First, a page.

An investigation of news consumers' self-reported news source preferences, frequency of media consumption, and perceptions of news bias and credibility was performed to understand where news consumers are receiving news content and judgments of credibility in mainstream and new media. A Web-based survey distributed to the Rochester Institute of Technology community was completed by 107 respondents. Results confirm previous findings that news consumers are more likely to have a higher frequency of consumption of media they perceive as credible. Results confirm the shift to online media where consumers report they are receiving their news. New findings brought forth by the present study provide insight on a direction for future research.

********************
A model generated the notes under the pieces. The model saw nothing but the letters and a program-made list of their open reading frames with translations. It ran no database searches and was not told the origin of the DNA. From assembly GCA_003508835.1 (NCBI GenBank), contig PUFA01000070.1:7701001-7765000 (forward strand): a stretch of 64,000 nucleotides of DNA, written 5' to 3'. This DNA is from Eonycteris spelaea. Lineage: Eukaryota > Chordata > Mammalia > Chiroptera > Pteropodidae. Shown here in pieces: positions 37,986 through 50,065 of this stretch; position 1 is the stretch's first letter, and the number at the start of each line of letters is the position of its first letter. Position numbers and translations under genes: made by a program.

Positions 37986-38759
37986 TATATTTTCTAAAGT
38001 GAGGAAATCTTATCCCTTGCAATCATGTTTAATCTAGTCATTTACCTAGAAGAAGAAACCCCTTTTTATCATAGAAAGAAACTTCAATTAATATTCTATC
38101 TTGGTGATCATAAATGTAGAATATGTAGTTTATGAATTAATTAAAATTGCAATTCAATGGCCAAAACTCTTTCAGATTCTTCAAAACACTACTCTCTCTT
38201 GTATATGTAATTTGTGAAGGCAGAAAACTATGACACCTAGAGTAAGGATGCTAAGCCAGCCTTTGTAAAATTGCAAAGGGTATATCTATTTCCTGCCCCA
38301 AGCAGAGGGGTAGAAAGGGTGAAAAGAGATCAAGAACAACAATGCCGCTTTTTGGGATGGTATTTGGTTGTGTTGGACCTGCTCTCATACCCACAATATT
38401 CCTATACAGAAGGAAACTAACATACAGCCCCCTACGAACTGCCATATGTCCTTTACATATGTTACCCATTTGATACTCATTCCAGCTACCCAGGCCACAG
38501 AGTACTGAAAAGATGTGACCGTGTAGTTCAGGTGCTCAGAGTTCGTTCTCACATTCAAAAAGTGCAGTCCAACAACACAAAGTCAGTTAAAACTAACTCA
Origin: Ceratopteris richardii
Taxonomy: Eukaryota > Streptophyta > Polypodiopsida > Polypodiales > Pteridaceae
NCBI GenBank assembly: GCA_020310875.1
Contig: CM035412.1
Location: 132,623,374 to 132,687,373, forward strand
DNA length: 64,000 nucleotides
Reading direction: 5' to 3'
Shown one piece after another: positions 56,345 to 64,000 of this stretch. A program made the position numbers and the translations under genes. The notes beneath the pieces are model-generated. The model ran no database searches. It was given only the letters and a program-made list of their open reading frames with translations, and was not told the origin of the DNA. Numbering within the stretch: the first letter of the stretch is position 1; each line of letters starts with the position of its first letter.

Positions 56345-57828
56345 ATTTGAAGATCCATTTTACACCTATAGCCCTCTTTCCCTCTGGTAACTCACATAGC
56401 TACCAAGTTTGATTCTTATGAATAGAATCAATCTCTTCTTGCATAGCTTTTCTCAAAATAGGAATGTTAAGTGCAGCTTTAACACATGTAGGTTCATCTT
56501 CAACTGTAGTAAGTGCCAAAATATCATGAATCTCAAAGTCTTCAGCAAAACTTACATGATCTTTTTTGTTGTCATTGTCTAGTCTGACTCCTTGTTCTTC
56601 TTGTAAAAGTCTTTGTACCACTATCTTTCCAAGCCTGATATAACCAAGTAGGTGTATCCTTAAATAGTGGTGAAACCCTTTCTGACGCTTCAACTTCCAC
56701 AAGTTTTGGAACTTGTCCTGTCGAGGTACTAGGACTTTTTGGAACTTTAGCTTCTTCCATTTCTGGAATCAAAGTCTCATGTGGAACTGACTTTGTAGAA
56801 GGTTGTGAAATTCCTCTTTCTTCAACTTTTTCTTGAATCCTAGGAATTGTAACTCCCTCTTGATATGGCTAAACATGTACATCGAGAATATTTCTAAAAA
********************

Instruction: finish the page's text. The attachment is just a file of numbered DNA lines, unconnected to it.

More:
Library of Congress Subject Headings
Mass media--United States--Public opinion; Citizen journalism--Public opinion; Online journalism--Public opinion; Blogs--Public opinion; Information behavior; Truthfulness and falsehood
Department, Program, or Center
Department of Communication (CLA)
McCracken, Bonnie, "Are new media credible? A Multidimensional approach to measuring news consumers’ credibility and bias perceptions and the frequency of news consumption" (2011). Thesis. Rochester Institute of Technology. Accessed from
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